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The Toronto District School Board head office at 5050 Yonge St., Toronto, on Feb 6, 2018.Fred Lum/the Globe and Mail

The Toronto District School Board will not redo a lottery process for admission to its elementary alternative schools despite accidentally leaving out a group of students from under-represented communities.

Instead, the school board said in a letter to families Friday, it will offer more than 130 seats to racialized and marginalized applicants who should have been included in the lottery. It is unclear, however, in which schools those spots are located.

“We know this has been a stressful and upsetting experience for many applicants and their families and we sincerely apologize,” wrote education director Colleen Russell-Rawlins and three associate directors.

The TDSB, the country’s largest school board, changed the admission process this year for its sought-after alternative schools and specialized high schools to address historical inequities that excluded certain groups of students. The changes meant applications were handled centrally through a lottery system, not by individual schools.

Earlier this month, the board revealed it had excluded a group of students from the lottery, which was for spaces in 17 elementary alternative schools. The schools have smaller student populations than mainstream schools and have special focuses, including social justice and entrepreneurship. More than 1,200 students applied for 458 spots, and the board said 589 of those applicants self-identified as being from under-represented groups.

The board said it had prioritized applications from Indigenous students and siblings of current students for the next school year.

A computer system then separated out students from under-represented groups, including Black and Middle Eastern children, those who identify as LGBTQ and students with a disability. The board offered a random selection of these children 25 per cent of the available spaces, in keeping with its mandate to make the schools reflect the overall student population.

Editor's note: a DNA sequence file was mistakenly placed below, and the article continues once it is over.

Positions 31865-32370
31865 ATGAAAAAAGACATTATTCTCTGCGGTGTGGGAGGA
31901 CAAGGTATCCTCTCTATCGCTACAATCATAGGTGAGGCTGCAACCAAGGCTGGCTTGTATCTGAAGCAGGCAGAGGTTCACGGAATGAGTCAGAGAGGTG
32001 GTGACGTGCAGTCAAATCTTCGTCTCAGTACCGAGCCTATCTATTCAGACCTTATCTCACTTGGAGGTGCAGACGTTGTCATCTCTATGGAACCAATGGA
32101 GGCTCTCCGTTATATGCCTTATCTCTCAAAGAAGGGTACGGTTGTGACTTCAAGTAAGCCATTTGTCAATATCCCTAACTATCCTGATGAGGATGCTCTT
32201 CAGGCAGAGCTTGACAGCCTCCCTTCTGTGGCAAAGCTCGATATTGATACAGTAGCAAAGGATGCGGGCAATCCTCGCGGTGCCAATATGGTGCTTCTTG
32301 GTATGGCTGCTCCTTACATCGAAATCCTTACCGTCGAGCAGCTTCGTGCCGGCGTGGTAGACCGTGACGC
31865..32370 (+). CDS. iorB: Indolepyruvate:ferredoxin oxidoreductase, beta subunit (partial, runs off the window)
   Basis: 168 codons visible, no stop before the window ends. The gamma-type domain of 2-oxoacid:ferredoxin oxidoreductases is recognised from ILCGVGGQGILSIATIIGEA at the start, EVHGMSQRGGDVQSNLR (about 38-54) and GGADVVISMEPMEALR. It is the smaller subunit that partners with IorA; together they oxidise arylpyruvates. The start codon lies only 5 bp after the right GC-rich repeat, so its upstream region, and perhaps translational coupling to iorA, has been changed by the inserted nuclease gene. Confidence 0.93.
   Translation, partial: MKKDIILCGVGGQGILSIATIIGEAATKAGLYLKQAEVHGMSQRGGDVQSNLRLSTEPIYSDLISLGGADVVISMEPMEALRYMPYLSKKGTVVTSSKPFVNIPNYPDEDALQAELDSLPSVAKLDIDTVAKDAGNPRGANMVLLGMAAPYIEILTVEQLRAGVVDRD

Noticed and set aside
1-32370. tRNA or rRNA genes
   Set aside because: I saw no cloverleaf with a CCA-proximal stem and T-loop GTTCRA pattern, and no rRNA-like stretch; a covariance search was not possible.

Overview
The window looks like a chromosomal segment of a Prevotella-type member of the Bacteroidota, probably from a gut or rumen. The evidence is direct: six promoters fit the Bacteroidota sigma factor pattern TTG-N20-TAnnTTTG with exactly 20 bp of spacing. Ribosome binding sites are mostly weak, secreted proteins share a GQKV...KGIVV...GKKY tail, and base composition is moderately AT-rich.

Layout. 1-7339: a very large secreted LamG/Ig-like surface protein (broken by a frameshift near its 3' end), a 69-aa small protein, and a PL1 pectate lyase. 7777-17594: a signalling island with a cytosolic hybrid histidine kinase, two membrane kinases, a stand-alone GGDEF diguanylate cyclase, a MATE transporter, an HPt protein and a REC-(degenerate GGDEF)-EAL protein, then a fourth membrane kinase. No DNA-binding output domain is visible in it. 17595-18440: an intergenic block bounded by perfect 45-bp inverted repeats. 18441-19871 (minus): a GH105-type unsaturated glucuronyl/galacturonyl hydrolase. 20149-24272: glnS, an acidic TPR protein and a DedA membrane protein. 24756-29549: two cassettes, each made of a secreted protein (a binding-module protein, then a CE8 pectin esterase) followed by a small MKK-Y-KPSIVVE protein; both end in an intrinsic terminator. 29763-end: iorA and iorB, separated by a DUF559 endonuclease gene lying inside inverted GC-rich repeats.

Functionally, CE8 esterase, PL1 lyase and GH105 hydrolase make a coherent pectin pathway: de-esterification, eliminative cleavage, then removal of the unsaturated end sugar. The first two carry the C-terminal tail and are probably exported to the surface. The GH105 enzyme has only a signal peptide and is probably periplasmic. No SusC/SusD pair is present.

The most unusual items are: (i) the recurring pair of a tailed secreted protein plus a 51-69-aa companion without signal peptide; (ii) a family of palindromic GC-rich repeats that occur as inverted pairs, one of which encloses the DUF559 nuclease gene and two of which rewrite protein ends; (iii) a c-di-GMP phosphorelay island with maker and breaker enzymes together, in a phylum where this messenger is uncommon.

But the applicants from that pool who did not receive spots in that round were somehow excluded from the lottery’s last stage, when the remaining spots were handed out.

The board blamed a third-party vendor for not merging the two wait lists.

On Friday, the TDSB said it would make 98 spots available to students who were excluded from the lottery. These would be spots that were previously declined by other students or added by the board.

In addition, the board said it would offer 34 more seats across its schools to students from under-represented communities. This was done by maximizing available spaces in some grades, keeping in mind class caps and class-size averages, the board said.

After learning of the TDSB’s error, a group of families whose children were excluded as well as some who were admitted threatened legal action against the board. Yukimi Henry, whose son was excluded from the final stage of the lottery, is among them.

Ms. Henry said the TDSB’s response Friday was “inadequate,” pointing out that there was no indication where the 132 spots were available.

The group of parents called for the board to either redo the final stage of the lottery or increase resources to allow students from those under-represented groups to attend their chosen schools.

Ms. Henry said the group will discuss whether to file their application for a judicial review.

“There is so little faith left in both their competency and their sincerity in addressing the harms,” she said. “They are essentially creating prejudice through the ongoing lack of transparency and the delays.”

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